We're a nation connected to and by nature.

It sustains us, captivates us and is an important part of our identity. Yet, threats like climate change, pollution and habitat loss are affecting the wildlife and places we value deeply and depend upon.

So we urge you to deepen your connection to nature and make it count. Because together, we can have an even bigger impact on the health of nature in Canada for years to come.

What you can do for nature today

The Carolinian Zone in Southern Ontario is a hotspot for biodiversity, with more species of rare plants and animals than anywhere else in Canada, including the Blanding’s turtle, southern flying squirrel, rusty-patched bumble bee and monarch butterfly. Wildlife are declining as habitats are lost and fragmented.

You can help restore lost habitats and protect the region’s incredible diversity of wildlife by gradually transforming your green spaces into garden habitats with In the Zone, a new native gardening program by WWF-Canada and Carolinian Canada. Sign up to receive free garden guides and record your contribution to biodiversity with the In the Zone Tracker, an online citizen science tool.

Learn More ▸


Get Inspired

Woodfrog creighton359

Help wildlife thrive, one garden at a time. Here’s how

David Miller

Flecked with gold and sporting a brown mask over a variety of brown hues, the handsome wood frog is one of the first singers each spring, even before most birds, and is known for its distinctive chuckle. The wood frog should be common everywhere in the region, but in some parts of its range, where habitat has been lost or degraded, it can no longer be found.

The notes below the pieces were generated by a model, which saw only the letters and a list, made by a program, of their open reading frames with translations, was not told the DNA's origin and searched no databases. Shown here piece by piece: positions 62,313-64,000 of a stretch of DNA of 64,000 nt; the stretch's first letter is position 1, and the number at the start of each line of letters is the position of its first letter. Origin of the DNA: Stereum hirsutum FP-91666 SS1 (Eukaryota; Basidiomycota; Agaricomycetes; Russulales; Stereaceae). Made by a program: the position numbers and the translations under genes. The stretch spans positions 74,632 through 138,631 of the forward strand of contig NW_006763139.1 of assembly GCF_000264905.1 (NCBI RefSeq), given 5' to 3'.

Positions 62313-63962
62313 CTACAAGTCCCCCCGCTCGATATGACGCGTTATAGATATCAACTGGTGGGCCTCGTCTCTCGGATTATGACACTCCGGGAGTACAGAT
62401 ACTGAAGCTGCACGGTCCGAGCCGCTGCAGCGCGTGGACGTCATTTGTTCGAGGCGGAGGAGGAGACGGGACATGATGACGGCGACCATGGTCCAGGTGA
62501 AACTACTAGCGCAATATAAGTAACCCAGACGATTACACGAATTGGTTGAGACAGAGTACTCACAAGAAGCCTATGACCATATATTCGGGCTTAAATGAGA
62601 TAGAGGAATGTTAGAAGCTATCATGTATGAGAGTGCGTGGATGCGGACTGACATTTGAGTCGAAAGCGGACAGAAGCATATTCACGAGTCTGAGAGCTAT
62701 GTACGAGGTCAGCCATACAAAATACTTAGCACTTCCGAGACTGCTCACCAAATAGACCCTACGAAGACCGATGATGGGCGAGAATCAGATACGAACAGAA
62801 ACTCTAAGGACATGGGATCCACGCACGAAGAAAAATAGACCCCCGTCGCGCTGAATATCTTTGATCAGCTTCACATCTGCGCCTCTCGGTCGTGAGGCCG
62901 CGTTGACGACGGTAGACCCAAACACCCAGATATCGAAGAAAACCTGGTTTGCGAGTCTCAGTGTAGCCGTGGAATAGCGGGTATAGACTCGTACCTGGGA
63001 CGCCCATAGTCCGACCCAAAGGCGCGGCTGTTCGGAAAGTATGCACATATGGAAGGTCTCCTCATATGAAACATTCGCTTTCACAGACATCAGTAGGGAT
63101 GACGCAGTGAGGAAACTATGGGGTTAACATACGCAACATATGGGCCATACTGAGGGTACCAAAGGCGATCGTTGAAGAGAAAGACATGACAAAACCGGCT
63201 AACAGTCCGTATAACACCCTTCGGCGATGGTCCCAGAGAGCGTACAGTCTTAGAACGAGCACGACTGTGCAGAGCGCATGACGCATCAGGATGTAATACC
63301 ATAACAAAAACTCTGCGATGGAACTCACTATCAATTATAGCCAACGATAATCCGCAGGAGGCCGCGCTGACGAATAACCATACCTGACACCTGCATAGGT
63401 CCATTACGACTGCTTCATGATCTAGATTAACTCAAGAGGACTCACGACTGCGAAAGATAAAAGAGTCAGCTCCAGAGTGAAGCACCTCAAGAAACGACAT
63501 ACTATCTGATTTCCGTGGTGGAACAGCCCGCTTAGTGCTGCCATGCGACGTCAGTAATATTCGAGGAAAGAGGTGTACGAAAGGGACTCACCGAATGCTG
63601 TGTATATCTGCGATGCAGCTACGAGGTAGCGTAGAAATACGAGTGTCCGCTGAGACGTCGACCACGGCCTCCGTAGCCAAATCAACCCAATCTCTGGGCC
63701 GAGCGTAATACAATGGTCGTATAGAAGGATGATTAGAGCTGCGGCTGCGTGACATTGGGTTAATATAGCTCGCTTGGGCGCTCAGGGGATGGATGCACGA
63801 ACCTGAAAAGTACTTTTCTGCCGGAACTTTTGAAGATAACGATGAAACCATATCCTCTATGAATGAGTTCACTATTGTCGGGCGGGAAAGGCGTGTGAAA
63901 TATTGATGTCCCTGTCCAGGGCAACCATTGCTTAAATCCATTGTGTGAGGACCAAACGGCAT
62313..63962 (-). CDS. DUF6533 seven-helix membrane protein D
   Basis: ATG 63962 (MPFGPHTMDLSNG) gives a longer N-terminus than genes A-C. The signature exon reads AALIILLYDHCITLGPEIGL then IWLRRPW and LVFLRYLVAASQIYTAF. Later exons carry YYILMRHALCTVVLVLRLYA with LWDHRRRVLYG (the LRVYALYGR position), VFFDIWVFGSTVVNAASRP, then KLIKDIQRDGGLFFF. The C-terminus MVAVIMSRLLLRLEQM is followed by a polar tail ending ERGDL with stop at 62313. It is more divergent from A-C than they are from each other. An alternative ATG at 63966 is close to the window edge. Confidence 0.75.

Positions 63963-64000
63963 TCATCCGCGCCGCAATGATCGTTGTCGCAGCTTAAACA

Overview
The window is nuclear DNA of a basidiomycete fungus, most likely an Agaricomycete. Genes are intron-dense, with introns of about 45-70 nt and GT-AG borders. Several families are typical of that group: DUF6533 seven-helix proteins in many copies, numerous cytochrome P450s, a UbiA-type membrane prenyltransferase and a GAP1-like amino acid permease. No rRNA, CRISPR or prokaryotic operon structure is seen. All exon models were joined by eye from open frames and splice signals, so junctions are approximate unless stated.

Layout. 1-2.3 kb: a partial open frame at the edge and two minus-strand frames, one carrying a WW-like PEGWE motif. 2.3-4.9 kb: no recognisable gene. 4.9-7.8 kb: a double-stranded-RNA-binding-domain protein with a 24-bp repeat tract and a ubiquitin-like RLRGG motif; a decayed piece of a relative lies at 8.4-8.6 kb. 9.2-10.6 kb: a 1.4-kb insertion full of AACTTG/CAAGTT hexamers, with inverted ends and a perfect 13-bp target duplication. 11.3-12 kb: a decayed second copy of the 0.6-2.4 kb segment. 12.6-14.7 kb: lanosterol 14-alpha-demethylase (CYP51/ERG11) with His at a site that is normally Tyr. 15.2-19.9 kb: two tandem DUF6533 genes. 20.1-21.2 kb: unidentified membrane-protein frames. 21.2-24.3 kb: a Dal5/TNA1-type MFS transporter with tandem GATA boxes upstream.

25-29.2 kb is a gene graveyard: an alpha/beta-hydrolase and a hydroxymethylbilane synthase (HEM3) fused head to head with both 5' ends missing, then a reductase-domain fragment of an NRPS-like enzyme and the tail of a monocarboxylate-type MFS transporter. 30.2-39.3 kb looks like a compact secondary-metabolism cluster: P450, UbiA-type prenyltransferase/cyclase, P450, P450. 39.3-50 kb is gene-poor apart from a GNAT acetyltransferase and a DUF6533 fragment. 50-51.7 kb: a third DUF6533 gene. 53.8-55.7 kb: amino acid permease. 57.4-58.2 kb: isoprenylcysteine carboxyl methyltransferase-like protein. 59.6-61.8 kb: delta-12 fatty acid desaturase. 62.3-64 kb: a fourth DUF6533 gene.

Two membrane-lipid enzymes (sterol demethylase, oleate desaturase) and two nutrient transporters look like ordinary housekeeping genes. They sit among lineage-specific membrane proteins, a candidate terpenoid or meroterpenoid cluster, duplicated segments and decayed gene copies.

Read More ▸
Green team sheridan 600x415

How to grow a green team: Six simple tips from RSA Canada’s green champions


At RSA Canada, green teams are sprouting up like crocuses in spring. Over the past year, the insurance leader has revived a team at its Mississauga office and launched new ones in Montreal and Quebec City.

Read More ▸

Citizen scientists to help pinpoint phosphorus hotspots to tame Lake Winnipeg algae blooms

Guest Blogger

Lake Winnipeg Foundation, a WWF-Canada Loblaw Water Fund grant recipient, developed and tested water monitoring protocols which will enable a community-based network of citizen scientists to collect high-quality data to help reduce algae blooms in Lake Winnipeg, Manitoba.

Read More ▸
Fill out my online form.